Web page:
Recently, on my travels as an Orientation & Mobility specialist I was asked about some challenging scenarios for someone who travels with a long white cane, limited vision, and needs to catch a bus on the Bruce Hwy in North Queensland. For those who are not Queenslanders, “the 1,700 kilometre Bruce Highway is Queensland's major north-south road corridor, connecting coastal population centres from Brisbane to Cairns and supporting around 58 per cent of Queensland's population”
Like all roads there are busy spots and quiet spots that vary throughout the day. The bus services are extremely limited and this service only ran every 2 hours. The challenge presented included the fact that the area of the highway was in a 100km zone, despite there being a bus stop and before the person got to the highway, the road travelled on foot was in an 80km zone.
As an Orientation & Mobility specialist, I don’t feel confident that a person with a vision impairment travelling along those roads is safe considering the logistics of rural country roads and the speed zones currently in place. Our role is to ensure safety and encourage independence in a person and although that person may be proud of their ‘travelling skills and abilities’, opting for alternatives in individual scenarios such as these are not to be seen as a ‘cop out’ The person is making a safe and sensible decision to travel and be protected in a vehicle such as a taxi. And sometimes accessing such transport provides more independence for the person – they can choose the time of pickup and return and continue to be out there in the community, enjoying others’ company, engage in regular exercise, shop for essentials and more, knowing that there are safer options open to all.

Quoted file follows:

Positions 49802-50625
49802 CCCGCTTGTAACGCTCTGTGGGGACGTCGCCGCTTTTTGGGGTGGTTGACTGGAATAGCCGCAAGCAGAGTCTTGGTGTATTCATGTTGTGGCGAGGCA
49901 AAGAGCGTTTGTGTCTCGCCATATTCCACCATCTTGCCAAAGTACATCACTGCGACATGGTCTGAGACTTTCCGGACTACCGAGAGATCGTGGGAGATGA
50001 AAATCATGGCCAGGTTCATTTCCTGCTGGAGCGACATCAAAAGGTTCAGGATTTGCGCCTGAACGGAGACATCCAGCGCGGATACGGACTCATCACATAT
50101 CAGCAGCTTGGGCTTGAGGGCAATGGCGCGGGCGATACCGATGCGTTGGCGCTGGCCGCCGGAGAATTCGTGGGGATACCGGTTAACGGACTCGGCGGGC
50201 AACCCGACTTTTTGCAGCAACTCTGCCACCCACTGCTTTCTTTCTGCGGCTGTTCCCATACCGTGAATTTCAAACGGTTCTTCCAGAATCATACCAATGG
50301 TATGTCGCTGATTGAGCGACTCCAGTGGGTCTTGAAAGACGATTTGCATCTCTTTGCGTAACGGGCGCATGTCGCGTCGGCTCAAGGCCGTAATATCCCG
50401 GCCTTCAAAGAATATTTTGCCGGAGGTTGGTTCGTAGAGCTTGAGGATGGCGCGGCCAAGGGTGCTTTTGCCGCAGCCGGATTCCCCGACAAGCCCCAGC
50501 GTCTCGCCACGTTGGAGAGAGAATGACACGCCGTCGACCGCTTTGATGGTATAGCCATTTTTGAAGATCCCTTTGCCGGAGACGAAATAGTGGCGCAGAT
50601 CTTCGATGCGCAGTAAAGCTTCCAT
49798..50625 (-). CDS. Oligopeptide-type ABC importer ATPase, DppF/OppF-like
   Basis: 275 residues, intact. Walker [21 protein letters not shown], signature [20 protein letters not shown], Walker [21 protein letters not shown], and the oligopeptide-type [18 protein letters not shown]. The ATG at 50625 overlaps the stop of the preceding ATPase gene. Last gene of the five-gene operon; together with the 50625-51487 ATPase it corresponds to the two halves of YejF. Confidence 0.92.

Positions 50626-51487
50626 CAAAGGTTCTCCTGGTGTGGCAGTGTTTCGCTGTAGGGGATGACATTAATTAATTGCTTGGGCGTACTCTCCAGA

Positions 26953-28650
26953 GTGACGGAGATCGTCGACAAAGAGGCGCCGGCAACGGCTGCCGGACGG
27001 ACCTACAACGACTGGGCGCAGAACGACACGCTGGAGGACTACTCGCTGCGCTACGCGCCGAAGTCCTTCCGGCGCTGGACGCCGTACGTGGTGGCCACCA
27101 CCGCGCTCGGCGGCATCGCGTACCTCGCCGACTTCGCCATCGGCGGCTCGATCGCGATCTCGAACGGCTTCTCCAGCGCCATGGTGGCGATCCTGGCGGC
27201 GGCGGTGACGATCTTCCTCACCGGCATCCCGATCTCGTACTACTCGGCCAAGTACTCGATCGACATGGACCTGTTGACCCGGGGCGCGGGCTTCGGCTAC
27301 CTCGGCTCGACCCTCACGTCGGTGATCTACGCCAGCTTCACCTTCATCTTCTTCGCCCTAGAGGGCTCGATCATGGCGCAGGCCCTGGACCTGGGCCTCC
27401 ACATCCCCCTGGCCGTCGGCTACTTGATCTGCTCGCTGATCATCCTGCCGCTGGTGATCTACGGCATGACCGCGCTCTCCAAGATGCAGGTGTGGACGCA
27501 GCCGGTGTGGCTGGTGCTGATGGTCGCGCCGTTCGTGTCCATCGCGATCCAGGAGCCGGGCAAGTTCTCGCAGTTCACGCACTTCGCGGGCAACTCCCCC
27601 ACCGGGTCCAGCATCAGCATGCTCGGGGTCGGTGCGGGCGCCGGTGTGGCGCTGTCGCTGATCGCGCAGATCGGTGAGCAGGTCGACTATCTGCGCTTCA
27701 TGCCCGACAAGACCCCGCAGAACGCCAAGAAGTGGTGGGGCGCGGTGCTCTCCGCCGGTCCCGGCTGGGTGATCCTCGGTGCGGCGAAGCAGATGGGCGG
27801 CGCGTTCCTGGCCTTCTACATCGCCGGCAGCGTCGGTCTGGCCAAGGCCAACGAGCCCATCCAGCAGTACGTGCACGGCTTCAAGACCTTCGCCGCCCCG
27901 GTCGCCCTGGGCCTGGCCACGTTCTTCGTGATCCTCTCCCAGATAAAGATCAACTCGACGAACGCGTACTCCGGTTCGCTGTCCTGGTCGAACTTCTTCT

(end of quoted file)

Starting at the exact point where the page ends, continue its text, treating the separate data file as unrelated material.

Of course, there are always costs involved with accessing transport. Do you know that a person with a vision impairment may be eligible for financial assistance when travelling in a taxi? There is other criteria for possible eligibility aside from a vision impairment.
The Taxi Subsidy Scheme (TSS) subsidises taxi travel—half of the total fare, up to a maximum of $25 per trip—for people with severe disabilities. The Queensland link is as follows: www.qld.gov.au/disability/out-and-about/taxi-subsidy
The process in applying for the assistance can vary from state to state in Australia.